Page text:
We all know someone who will try to find an Arab link to almost anything and everything, but when it comes to the English language, chances are, that person may be right.

A closer look at the Merriam Webster dictionary could prove that we have Arabic speakers to thank for our smoky eyeliner trends and delicate face cloths and that people from the region have celebrated the fashionable side of gold for a very long time.

Here are 16 English words in your fashion and beauty vocab that originated from the Arabic language:

1. Carat (قيراط)

Source: Gem Gossip

In English, we use the term to measure every 200 mg of gemstones and pearls and the Arabic word, pronounced "qi:ra:t", means "small weight".

2. Cotton (قطن)

The white fiber that grows around cotton plant seeds is a staple in any bathroom. In Arabic, the word for 'plant' is pronounced "quant".

3. Coffee (قهوة)

Thanks to its caffeine properties, coffee ("qahwa" in Arabic) is used in many body scrubs and beauty products to help minimize the look of cellulite and boost circulation.

4. Crimson (قرمزي)

The next time you're applying red lipstick or slipping on a dress in the shade, remember the Arabic word is "qirmazi", which comes from the word "qirmiz", the insect that provides the dye for the hue.

5. Elixir (إكسير)

The Arabic word "al-iksi:r" sounds so similar to the English version and is the general term for a healing lotion or potion.

6. Henna (حنّاء)

Not much explanation needed here; the Arabic word for the dye used on the body is "h'enna" too.

7. Jumper (ثوب عديم الأكمام)

Source: Babaa

While some call it a sweater or a pullover, the Brits call it a jumper, which originates from the Arabic word "jubba".

8. Kohl (كحل)

It's been used since ancient times to darken the eyelids, and in modern times, the charcoal product is embraced across the world for use in makeup products like mascara. Pronounced "kohl" too, it comes from the word "kah'ala" for stain or paint.

9. Loofah (ليفة استحمام)

The Egyptian Arabic word "lu:fah" comes from the fibrous plant whose pods can be used as sponges.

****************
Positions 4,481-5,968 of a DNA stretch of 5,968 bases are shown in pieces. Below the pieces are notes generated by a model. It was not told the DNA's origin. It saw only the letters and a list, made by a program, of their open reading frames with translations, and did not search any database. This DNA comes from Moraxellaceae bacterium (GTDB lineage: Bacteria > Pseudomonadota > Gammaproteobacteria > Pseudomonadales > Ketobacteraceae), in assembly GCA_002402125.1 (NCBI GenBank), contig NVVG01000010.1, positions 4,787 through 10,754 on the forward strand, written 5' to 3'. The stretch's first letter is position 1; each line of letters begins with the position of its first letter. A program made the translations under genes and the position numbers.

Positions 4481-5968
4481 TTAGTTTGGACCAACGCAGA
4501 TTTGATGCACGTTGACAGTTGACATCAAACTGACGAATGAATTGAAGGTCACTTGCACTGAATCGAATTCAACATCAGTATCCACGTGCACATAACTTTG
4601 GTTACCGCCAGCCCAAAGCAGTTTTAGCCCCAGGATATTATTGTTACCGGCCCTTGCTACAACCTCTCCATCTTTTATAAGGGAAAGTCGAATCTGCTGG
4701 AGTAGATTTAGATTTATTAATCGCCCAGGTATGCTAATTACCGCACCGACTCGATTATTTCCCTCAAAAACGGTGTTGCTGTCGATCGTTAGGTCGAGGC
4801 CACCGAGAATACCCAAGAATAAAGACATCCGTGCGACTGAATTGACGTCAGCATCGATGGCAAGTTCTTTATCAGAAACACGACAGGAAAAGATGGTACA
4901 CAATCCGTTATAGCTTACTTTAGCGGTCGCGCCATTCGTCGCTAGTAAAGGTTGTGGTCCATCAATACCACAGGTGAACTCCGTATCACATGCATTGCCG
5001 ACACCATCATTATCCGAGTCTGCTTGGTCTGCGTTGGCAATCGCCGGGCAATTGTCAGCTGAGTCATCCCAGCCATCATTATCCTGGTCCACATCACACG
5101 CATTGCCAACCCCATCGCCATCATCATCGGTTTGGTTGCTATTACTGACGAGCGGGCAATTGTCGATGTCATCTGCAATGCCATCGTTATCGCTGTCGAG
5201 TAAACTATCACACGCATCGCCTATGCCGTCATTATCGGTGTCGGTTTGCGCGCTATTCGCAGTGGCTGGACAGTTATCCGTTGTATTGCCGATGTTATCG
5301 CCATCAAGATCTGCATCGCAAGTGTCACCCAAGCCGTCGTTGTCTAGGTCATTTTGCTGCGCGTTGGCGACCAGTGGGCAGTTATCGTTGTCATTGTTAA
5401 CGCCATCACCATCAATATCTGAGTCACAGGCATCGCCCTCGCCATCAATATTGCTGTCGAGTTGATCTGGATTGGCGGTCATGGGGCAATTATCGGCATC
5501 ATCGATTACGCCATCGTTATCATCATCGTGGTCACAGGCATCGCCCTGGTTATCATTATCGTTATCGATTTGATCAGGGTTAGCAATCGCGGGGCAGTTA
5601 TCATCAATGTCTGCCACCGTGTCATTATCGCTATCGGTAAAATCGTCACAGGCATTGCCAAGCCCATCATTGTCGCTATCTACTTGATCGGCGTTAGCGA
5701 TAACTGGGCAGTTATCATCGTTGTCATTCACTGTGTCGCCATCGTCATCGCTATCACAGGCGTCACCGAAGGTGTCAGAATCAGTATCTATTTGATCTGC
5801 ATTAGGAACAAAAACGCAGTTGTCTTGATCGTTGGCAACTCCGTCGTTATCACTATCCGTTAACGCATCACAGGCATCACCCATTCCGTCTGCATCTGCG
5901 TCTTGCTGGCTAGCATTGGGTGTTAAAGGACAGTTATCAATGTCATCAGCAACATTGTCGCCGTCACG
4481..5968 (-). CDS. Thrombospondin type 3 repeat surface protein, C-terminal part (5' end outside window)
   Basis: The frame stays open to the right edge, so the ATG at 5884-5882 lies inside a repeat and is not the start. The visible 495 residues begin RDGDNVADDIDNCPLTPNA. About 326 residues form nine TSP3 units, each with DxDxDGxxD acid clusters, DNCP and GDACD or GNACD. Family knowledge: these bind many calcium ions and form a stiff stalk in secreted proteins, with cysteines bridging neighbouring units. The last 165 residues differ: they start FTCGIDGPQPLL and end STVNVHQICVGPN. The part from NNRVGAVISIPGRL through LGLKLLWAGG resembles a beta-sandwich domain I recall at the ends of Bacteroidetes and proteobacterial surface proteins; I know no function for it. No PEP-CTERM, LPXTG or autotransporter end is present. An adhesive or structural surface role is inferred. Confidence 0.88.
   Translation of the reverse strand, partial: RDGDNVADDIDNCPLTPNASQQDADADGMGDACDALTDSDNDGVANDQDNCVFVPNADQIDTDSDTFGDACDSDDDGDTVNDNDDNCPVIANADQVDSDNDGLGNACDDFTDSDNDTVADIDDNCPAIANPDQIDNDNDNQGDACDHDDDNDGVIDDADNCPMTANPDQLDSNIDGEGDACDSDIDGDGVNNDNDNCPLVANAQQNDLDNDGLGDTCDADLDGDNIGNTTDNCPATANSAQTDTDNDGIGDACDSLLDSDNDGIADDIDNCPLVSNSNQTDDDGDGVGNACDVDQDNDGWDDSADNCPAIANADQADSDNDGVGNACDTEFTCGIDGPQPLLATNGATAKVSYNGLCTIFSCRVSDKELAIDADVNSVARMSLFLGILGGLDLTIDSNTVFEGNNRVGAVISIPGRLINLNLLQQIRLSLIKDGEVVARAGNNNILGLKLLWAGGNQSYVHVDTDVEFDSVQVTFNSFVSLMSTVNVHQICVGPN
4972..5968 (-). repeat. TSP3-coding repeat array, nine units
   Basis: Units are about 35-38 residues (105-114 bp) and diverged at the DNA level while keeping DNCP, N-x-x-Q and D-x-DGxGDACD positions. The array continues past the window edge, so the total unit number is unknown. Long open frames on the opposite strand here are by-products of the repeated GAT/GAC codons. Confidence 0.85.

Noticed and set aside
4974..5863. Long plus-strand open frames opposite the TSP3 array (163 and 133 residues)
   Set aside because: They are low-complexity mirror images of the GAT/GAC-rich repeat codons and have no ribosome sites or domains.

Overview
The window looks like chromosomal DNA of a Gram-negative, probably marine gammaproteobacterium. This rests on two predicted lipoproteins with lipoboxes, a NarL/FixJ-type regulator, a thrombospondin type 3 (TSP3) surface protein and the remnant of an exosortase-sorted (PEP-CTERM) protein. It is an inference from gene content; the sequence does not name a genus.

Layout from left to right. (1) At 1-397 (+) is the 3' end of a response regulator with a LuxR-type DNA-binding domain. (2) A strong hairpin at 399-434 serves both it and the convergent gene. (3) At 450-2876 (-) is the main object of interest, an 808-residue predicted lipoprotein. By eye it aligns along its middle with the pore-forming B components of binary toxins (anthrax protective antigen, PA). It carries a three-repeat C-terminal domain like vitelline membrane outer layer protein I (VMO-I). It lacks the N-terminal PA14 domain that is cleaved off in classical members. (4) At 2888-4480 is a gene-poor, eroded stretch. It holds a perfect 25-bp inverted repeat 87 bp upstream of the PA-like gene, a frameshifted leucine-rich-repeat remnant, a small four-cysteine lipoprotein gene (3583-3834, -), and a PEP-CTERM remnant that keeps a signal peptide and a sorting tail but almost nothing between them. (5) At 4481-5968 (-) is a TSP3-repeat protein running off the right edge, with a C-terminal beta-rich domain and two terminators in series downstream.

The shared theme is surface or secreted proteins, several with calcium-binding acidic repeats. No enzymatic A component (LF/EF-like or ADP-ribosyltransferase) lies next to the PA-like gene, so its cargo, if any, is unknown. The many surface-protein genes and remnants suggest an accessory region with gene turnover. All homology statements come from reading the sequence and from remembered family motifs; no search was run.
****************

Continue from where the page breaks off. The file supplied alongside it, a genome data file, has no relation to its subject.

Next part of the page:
10. Macramé (مقرمة)

Source: Flickr

Macramé (from "miqrama", which means "striped cloth"), is continually making a style comeback, whether around the home as a tablecloth or on supermodels walking the Fashion Week runway.

11. Mask (قناع)

It's hard not to look a little silly when applying mud to your face or peeling off charcoal, so it's no wonder the English word is thought to be closely related to "maskhara", which means "buffoon" in Arabic.

12. Mohair (موهير)

Your favorite sweater is probably made from this and it comes from the word "mukhayyar" – a cloth made from the hair of a goat.

13. Muslin (موصلي)

Many beauty brands sing the praises of this lightweight cotton cloth and the word stems from "Maus,il" in Arabic, with Mosul, Iraq, being the place it was first manufactured.

14. Sash (وشاح الكتف)

This item is usually worn by participants of beauty pageants. It evolved from "sha:sh", and is related to the "muslin" cloth.

15. Scarlet (أحمر داكن)

You may use the word to describe the color of your shirt and the meaning isn't too far off in Arabic either. "Siqilla:t" in Arabic means "cloth adorned with images" or a bright cloth in general.

16. Sequin (رقاقات لمّاعة)

Source: Flickr

The word stems back to the Arabic term "sikkah", which stands for "coin", and with sequins looking like little decorative coins, it makes total sense.